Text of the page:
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'She will never be like other children', baby's parents were told

PUBLISHED: 13:49 15 August 2019 | UPDATED: 16:53 15 August 2019

Nina Ferreira Meireles, daughter of Carla and Paulo, born 4 weeks prematurely. Photo: Paulo Meireles

Nina Ferreira Meireles, daughter of Carla and Paulo, born 4 weeks prematurely. Photo: Paulo Meireles

Paulo Meireles

At only five months old, the family of a baby girl were told she would never be like other children.

Nina Ferreira Meireles, daughter of Carla and Paulo, born 4 weeks prematurely. Photo: Paulo MeirelesNina Ferreira Meireles, daughter of Carla and Paulo, born 4 weeks prematurely. Photo: Paulo Meireles

When Nina Ferreira Meireles was born August 5, 2014, four weeks prematurely, at West Suffolk Hospital in Bury St Edmunds, doctors had to resuscitate her five times.

For the first two weeks of her life, Nina was under the watchful eye of the hospitals neo-natal care unit and her family who refused to leave her side.

Carla Ferreira, mother of Nina, said: "When she had to be resuscitated her dad and me were unaware because they acted so quickly. We could only see her after five or six hours later and she had all of these machines connected to her and she weighed less than four pounds.

"At the hospital they only have two rooms for parents to stay. I didn't want to go home so they let me stay for two weeks, but they said if we need the room then we will need to take it back and that was so hard for me.

Nina Ferreira Meireles, daughter of Carla and Paulo. Photo: Emily Thomson (staff)Nina Ferreira Meireles, daughter of Carla and Paulo. Photo: Emily Thomson (staff)

"But I didn't want to leave Nina. I thought I'm not leaving until she leaves with me."

Finally told their little girl was well enough to go home, Nina's family could not have expected what they would find out five months later.

Nina was diagnosed with a rare genetic disorder which doctors feared would mean she would never be able to walk or talk.

With little research into the condition, her parents were once again left to come to terms with their daughter's uncertain future.

Nina Ferreira Meireles, daughter of Carla and Paulo, who has a rare genetic disorder and global development delay. Photo: Paulo MeirelesNina Ferreira Meireles, daughter of Carla and Paulo, who has a rare genetic disorder and global development delay. Photo: Paulo Meireles

"When Nina was five months, we thought that she wasn't doing what she was supposed to be doing for her age," said Ms Ferreira, owner of Traquinas child care in Thetford.

"That's when everything started. We went to genetics and they did some testing. Eventually they told us Nina is never going to be like our older son Noah and she will need your support all of her life."

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But despite having global development delay and the unknown syndrome, Nina has defied the odds and today is an active and happy little girl who has just celebrated her fifth birthday.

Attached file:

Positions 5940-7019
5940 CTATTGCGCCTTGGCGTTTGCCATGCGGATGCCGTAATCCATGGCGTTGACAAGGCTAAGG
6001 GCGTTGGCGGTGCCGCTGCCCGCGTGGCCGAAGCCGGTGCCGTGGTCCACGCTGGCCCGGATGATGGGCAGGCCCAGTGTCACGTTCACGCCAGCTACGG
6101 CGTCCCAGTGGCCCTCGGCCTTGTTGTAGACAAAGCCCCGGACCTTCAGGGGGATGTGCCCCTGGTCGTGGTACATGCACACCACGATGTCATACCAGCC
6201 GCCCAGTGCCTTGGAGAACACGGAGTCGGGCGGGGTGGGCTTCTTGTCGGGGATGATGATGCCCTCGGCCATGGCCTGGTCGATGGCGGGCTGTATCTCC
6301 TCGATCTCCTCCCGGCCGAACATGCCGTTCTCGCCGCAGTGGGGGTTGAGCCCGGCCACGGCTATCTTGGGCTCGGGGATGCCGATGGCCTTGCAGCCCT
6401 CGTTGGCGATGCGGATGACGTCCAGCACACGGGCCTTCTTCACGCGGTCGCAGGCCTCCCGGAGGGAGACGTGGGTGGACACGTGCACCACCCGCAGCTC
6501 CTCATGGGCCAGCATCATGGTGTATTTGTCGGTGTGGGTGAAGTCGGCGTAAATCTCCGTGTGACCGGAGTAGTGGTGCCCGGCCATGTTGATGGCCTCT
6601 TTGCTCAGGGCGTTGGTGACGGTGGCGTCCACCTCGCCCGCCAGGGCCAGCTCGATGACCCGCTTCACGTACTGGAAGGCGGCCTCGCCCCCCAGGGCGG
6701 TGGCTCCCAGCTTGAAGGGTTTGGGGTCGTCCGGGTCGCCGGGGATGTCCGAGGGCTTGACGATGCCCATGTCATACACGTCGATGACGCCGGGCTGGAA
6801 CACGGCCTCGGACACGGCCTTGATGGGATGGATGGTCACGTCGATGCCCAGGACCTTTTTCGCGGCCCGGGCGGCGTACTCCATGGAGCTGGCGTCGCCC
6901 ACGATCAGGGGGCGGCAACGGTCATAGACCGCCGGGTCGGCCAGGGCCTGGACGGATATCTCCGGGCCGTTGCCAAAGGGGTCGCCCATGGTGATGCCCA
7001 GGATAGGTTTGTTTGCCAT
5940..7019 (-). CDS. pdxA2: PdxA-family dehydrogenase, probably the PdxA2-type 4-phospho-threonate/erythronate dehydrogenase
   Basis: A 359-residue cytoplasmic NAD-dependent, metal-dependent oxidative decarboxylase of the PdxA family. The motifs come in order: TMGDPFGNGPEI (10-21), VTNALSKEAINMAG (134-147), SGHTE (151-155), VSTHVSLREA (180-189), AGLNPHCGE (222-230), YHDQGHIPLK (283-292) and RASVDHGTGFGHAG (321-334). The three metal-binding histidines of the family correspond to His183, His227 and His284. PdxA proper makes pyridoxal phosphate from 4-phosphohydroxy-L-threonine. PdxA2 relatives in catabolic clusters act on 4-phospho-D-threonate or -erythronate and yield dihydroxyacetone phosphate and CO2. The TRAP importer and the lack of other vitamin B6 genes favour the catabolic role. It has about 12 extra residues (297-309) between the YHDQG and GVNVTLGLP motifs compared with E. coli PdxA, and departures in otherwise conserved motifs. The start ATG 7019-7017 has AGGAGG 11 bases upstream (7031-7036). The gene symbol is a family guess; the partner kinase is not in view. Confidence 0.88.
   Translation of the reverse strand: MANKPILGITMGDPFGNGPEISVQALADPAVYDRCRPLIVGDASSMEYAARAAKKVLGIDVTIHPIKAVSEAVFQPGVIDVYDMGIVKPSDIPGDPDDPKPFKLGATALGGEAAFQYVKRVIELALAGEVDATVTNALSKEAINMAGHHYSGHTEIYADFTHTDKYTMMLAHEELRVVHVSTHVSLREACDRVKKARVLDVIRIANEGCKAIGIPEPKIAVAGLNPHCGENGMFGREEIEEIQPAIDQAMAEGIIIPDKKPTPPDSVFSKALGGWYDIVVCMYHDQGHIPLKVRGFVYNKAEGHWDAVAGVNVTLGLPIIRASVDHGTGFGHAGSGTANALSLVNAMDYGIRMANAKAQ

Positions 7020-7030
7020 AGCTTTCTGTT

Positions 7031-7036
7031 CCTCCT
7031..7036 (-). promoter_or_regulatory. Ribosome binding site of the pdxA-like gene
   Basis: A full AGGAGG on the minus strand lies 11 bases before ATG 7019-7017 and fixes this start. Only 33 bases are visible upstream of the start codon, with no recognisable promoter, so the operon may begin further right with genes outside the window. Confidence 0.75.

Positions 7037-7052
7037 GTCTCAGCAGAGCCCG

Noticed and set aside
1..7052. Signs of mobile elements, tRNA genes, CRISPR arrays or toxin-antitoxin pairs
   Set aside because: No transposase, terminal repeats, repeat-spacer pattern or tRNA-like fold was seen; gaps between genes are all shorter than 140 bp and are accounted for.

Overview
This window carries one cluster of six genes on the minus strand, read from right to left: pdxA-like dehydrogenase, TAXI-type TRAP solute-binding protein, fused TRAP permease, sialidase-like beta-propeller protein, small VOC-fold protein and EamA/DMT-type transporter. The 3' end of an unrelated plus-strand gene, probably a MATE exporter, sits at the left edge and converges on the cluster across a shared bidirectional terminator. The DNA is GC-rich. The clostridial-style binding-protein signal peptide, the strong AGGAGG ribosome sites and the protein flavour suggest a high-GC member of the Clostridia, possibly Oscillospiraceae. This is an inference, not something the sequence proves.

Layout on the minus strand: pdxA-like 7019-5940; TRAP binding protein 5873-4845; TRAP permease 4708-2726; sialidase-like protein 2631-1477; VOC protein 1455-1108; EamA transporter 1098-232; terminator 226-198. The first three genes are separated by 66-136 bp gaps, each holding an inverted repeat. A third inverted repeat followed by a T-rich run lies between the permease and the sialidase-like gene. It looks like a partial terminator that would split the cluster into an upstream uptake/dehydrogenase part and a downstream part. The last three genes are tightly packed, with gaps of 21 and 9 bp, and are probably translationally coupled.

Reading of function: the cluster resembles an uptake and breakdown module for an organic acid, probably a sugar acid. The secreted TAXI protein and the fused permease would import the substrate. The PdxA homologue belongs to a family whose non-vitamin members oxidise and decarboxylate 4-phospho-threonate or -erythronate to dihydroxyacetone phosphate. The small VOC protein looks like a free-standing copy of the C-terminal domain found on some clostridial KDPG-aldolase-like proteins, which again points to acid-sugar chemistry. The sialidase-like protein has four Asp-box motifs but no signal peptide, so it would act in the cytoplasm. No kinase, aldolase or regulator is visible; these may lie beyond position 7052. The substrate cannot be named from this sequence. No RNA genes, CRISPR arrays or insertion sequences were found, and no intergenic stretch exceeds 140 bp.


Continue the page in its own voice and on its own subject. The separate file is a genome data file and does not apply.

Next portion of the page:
Nina Ferreira Meireles doing physio at Kids Physio in Colchester. Photo: Paulo MeirelesNina Ferreira Meireles doing physio at Kids Physio in Colchester. Photo: Paulo Meireles

Ms Ferreira added: "As far as we know there is no-one like Nina, and because it's so rare they don't have enough data to do research. So she is a box full of surprises. But when you have a child with special needs you just go with it."

Described as a funny and loving little girl, who brings joy to the life of those who meet her, Nina is now walking and communicating despite being told she wouldn't.

Although she will soon need an operation for her hearing, Nina is doing well at home and will soon be leaving her parents nursery and starting school in September.

The Ferreira Meireles family, who own Traquinas childcare nurseries, are raising funds for the West Suffolk Hospital, which supported them after their daughter was diagnosed with a rare genetic disorder.

Georgia Tanner (deputy manager of Traquinas nursery), Carla Ferreira (Nina's mother), Paula Meireles holding Nina (Nina's father) and Tracy McAfee (manager ofTraquinas nursey). Photo: Emily Thomson (staff)Georgia Tanner (deputy manager of Traquinas nursery), Carla Ferreira (Nina's mother), Paula Meireles holding Nina (Nina's father) and Tracy McAfee (manager ofTraquinas nursey). Photo: Emily Thomson (staff)

Georgia Tanner, deputy manager of the nursery on Croxton road, Thetford said: "Nina was coming up to her 5th birthday and so we thought it would be a really nice idea to raise some money for the Rainbow and Neonatal ward at West Suffolk Hospital because she has been in and out of there since she was born.

"We contacted the hospital originally and said we wanted to do some fundraising and they said they were looking at updating their outside area because at the minute they don't have many toys for the children."

Since June the nurseries have raised £830 for the children's wards through a walkathon, campout and raffle.

Staff at the nursery are hoping to reach £1,000 before they officially hand over the money to the hospital in September.

Ms Tanner added: "We have told the hospital how much we have raised so far, and they were shocked and said they will be able to do a lot with it. At hospital it is never a nice place to be, but for a child having a play area would be so beneficial."

Carla Ferreira, Nina's mother, said: Nina goes there nearly every month and they all know her and we have a really close relationship. It's such a small hospital but they are really good and so we thought it was a good thing to do for them.

"I feel extremely proud of Georgia and Tracy for having the idea and raising the money that will make a difference."

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